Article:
As we went through Grandpa’s belongings after his passing one of the things we came upon were some carefully labeled but expired medicines. And I don’t mean a couple of months expired; generally they had expired a decade or so ago. Grandpa was always a frugal guy – cutting the mold off the cheese and eating the rest or grabbing and consuming the two-week-old casserole with a questionable odor before we could get it to the disposal. So what about these expired meds? Had his frugality in keeping these old prescriptions for later use posed any threat to him? My bet is that almost all of us keep and take a few meds past their expiration date. So just how risky is that?
In 1979 a law was passed requiring drug manufacturers to put an expiration date on their meds. Up to this date the manufacturer guarantees the potency and safety of the medication. So far so good, but how quickly do medicines lose their safety and efficacy after these expiration dates have passed? Some years back, the Food and Drug Administration carried out a study to answer that question at the request of the military. The military had a large and expensive stockpile of drugs which they hated to just discard and replace every few years. The study was carried out on over 100 drugs, including both prescription and over-the-counter meds. They found that more than 90% were both safe and effective even 15 years after their expiration date.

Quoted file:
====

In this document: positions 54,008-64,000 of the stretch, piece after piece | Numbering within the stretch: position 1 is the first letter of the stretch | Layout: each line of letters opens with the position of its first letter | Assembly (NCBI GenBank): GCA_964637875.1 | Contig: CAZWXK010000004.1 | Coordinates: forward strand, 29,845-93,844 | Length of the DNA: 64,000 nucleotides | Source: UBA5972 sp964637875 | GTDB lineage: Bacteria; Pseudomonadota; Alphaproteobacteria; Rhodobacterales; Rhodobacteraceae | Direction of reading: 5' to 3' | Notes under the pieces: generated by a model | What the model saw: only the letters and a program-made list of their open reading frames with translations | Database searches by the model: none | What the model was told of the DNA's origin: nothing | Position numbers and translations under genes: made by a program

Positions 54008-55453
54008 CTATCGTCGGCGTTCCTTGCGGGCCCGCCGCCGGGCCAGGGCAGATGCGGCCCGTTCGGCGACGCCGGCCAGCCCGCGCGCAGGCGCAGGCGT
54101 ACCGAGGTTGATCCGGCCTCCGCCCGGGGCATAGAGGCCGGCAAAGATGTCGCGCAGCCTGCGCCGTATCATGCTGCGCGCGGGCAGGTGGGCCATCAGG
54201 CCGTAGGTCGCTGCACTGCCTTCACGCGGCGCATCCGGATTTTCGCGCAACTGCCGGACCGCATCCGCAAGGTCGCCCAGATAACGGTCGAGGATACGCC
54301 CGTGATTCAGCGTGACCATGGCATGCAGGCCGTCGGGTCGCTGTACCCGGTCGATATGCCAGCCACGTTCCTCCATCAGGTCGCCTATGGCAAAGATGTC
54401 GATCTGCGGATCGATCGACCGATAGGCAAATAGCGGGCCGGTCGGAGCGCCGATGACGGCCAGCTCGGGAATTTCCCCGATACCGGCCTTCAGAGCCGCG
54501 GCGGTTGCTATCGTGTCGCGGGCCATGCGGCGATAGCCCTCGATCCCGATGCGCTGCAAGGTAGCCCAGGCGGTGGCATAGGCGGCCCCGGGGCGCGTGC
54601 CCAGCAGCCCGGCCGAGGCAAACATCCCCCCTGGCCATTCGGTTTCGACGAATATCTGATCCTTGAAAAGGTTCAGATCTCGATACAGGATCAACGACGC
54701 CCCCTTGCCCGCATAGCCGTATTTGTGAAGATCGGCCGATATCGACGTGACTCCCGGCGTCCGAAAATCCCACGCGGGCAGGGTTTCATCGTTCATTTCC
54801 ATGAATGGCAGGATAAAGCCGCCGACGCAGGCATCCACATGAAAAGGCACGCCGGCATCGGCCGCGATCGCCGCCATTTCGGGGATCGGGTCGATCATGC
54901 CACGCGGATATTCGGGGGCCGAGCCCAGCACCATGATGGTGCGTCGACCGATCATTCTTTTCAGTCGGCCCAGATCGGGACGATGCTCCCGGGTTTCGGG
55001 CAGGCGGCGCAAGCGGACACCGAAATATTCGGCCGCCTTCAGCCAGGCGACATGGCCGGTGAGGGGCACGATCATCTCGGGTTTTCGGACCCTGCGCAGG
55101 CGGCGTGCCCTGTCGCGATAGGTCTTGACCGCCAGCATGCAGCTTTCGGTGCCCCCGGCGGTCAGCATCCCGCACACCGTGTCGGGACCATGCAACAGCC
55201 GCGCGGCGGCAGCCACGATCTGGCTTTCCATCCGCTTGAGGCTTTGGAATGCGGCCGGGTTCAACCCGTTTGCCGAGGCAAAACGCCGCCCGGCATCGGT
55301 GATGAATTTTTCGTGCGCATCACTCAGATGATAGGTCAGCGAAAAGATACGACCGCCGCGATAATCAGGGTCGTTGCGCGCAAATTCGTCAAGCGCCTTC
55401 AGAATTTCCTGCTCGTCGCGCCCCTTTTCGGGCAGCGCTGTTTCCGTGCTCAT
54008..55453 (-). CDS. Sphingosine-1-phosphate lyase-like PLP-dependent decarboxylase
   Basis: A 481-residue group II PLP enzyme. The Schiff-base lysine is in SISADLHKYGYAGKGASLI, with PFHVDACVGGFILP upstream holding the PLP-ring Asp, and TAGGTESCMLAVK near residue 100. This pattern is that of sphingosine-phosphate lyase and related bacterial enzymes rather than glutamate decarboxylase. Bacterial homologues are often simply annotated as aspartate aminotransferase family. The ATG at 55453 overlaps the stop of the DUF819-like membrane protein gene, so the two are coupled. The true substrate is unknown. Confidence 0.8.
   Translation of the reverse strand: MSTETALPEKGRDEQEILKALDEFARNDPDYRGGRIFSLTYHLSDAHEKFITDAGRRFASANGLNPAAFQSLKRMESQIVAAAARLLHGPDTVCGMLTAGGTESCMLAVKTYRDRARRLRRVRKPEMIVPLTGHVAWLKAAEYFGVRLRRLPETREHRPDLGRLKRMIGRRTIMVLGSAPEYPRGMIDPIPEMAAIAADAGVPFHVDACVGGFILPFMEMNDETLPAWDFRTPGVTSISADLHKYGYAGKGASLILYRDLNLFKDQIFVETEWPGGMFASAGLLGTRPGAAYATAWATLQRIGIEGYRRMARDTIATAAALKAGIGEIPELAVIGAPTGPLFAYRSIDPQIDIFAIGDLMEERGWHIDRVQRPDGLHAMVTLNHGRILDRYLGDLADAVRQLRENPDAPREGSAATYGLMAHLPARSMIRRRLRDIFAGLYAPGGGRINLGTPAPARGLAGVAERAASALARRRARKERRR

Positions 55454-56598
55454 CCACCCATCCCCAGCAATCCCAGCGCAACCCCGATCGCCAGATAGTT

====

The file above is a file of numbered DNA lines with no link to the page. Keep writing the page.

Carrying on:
Ok, so for many medicines passing the expiration date doesn’t really mean the medication is no longer effective or is unsafe to use. But are there exceptions to this? One important exception is the EpiPen. They have been in the news recently because of how crazy expensive they can be so there is a temptation to not refill them after the expiration date has passed. Unfortunately a study done several years back found that the pens do in fact lose potency soon after passing their expiration date. That means you really do need to keep your EpiPens up to date. By the way, if somehow you find yourself treating a severe allergic reaction with an EpiPen and notice it’s expired, give it anyways (as long as it isn’t discolored and you can’t see particles in the fluid) since some potency is better than nothing. But do this as you dial 911 or get immediate emergency care. Other important exceptions would be nitroglycerin, insulin, liquid antibiotics, and aspirin. Tetracycline may also be an exception although there is still debate about it.